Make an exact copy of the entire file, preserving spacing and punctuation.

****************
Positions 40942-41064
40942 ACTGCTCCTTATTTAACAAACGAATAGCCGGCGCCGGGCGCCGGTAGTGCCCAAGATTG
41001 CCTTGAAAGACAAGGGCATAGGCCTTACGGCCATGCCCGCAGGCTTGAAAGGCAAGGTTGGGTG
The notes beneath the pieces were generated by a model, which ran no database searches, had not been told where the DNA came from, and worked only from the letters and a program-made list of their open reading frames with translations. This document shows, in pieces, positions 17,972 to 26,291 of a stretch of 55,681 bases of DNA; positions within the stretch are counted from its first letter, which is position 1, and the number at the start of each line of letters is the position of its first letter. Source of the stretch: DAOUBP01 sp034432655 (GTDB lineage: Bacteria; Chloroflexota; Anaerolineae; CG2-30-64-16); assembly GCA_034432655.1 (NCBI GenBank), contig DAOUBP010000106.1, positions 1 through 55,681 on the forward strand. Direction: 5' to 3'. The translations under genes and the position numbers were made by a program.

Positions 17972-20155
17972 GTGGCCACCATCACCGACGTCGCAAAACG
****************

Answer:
Positions 40942-41064
40942 ACTGCTCCTTATTTAACAAACGAATAGCCGGCGCCGGGCGCCGGTAGTGCCCAAGATTG
41001 CCTTGAAAGACAAGGGCATAGGCCTTACGGCCATGCCCGCAGGCTTGAAAGGCAAGGTTGGGTG
The notes beneath the pieces were generated by a model, which ran no database searches, had not been told where the DNA came from, and worked only from the letters and a program-made list of their open reading frames with translations. This document shows, in pieces, positions 17,972 to 26,291 of a stretch of 55,681 bases of DNA; positions within the stretch are counted from its first letter, which is position 1, and the number at the start of each line of letters is the position of its first letter. Source of the stretch: DAOUBP01 sp034432655 (GTDB lineage: Bacteria; Chloroflexota; Anaerolineae; CG2-30-64-16); assembly GCA_034432655.1 (NCBI GenBank), contig DAOUBP010000106.1, positions 1 through 55,681 on the forward strand. Direction: 5' to 3'. The translations under genes and the position numbers were made by a program.

Positions 17972-20155
17972 GTGGCCACCATCACCGACGTCGCAAAACG